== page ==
Topical Treatments for Toenail Fungus

Reviewing the Prescription and OTC Options

Close-up image of toenail fungus on a white background
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Onychomycosis, or toenail fungus, is a problem that affects millions of people worldwide. Onychomycosis can be mild, causing only cosmetic concern. But, for some, the changes in the nail structure can cause pain and even lead to a secondary bacterial infection.

Onychomycosis is notoriously difficult to treat, mostly because the fungus resides throughout the nail, including the nail bed. Moreover, the structure of the nail itself is not easily penetrated by topical agents.

While oral antifungals can often eliminate the fungus systemically, they are not right for everyone, either because of cost, side effects, or a personal aversion to pills. To this end, there are some topical remedies that may help.

Diagnosis

If you have a toenail fungus, it is always a good idea to see a podiatrist to have your nails evaluated and identify the most appropriate treatment. One of the main reasons why nail treatments fail is that people will typically self-diagnose and treat a bacterial infection as a fungal one. By working with a podiatrist, you will not only be able to confirm that the cause is fungal but identify which strain of fungus you have.

Prescription Antifungals

One of the more frequently prescribed topical antifungals is Penlac (ciclopirox), a brush-on lacquer applied directly to the nail, usually over the course of months. Penlac is recommended for mild to moderate cases of onychomycosis in which the infection has not yet spread to the nail's growth center (known as the matrix).

It is important to note the Penlac only targets certain types of fungi (including the main form known as Trichophyton rubrum) and is less able to control drug-resistant strains. In fact, research has shown that less than 12 percent of those treated with Penlac experience partial or complete clearance. To this end, most podiatrists will usually combine Penlac with other forms of antifungal therapy.

Another notable topical antifungal is Jublia (efinaconazole) approved for use by the U.S. Food and Drug Administration in 2014. Applied once daily for 48 weeks, Jublia is far more effective in clearing fungal infections is also comes at a heftier price ($500 for Jublia versus $20 for Penlac).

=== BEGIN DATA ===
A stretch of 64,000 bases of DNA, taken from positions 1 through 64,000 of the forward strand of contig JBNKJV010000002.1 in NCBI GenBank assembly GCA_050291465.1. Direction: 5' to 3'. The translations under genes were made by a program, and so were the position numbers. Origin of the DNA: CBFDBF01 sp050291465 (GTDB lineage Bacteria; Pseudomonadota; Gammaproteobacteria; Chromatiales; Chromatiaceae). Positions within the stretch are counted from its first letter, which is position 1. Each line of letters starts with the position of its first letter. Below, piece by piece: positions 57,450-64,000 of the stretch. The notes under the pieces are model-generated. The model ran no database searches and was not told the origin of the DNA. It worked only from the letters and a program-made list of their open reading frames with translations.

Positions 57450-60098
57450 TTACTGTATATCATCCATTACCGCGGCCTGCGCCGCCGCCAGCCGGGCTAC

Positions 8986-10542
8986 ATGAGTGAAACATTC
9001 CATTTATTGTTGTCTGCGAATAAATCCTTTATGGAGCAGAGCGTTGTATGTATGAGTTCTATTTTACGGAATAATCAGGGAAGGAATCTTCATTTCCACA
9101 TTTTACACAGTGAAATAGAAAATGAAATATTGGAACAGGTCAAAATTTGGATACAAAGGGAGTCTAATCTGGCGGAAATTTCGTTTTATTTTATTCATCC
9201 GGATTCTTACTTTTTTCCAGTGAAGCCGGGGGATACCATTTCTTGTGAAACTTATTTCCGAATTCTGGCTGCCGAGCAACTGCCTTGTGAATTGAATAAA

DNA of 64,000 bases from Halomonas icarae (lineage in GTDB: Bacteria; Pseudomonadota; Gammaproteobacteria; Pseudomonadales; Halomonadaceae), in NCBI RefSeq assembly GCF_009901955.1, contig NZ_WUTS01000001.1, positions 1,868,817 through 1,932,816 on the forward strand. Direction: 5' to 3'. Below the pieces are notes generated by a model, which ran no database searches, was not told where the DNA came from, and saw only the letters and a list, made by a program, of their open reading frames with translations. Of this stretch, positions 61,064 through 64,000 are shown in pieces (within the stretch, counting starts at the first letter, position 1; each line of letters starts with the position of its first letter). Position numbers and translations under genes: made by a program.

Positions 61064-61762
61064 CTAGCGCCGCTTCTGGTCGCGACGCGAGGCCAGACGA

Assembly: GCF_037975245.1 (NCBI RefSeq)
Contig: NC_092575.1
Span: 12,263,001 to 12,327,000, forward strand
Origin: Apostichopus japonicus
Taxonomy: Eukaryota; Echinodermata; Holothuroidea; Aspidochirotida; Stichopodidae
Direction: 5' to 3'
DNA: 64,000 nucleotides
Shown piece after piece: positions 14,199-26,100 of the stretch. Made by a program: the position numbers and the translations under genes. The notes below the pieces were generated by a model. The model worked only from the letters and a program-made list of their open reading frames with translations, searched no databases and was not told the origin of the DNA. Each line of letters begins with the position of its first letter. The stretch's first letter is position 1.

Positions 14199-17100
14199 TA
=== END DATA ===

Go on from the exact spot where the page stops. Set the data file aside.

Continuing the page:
Children tend to be more receptive to topical nail fungus treatment, due in part to the fact that their nails are thinner and more porous than adults.

Nail Debridement

If you decide to use a topical agent, monthly debridement (the removal of affected nail tissue) by a podiatrist will help the medication better penetrate the affected tissues. This may include the use of a topical urea cream to thin the nail and clear remnants from the nail bed.

Studies have shown that debridement with a urea-based topical agent can significantly improve the symptoms of onychomycosis after only one to two weeks.

While undergoing treatment, you will need to keep the nail covered with a water-tight bandage known as an occlusion dressing. It is a procedure that some people find cumbersome but helps ensure the urea penetrates the nail and doesn't rub off.

Available by prescription in a 40% formulation (under the brand name Cerovel), the ointment retails for around $20. An extra-strength 45% formulation (marketed under the brand name Uramaxin GT) costs around $250.

Over-the-Counter Treatments

There are plenty of over-the-counter (OTC) topical antifungals on drugstore shelves, most of which promise more than they deliver. If you have especially thick nails and/or advanced signs of fungal infection (such as discoloration and texture changes), these OTC agents are unlikely to be beneficial no matter how long you use them.

If you have mild onychomycosis restricted to the ends of the nail, OTC products like Lamisil (terbinafine) cream may provide relief in conjunction with regular debridement and consistent use over four to six months. The cost of generic Lamisil cream is around $12 for a 0.46-ounce tube.

Home Remedies

There are several home remedies that have been popularized as nail fungus cures. These include tea tree oil, coconut oil, and Vicks VapoRub. Each of these products has antifungal properties and an oily texture which facilitates easy absorption.

While clinical evidence remains sparse, a small study investigating the use of 100% Melaleuca alternifolia (tea tree) oil concluded that it was as effective in treating nail fungus as 1% clotrimazole antifungal ointment. All told, around 50 percent of tea tree oil users reported improvement, although rates of recurrence were high.

Coconut oil contains caprylic acid and capric acid, potent antimicrobial agents that some insist can entirely eliminate nail fungus. While there is little clinical evidence to support these claims, research has shown that capric acid can suppress Candida albicans (a type of fungus linked to yeast infections) in the test tube. Whether the 9% capric acid contained in coconut oil can achieve the same effect with an especially hearty fungus like Trichophyton rubrum remains doubtful.

On the other hand, a small study involving Vicks VapoRub showed promising results. After 48 weeks, ten of the 18 participants achieved partial clearance of their nail fungus symptoms, while five achieved complete clearance. A 2016 study published in the Journal of the Association of Nurses in AIDS Care echoed these results in people with HIV. However, the results were typically short-lived, with most experiencing recurrence within a year.

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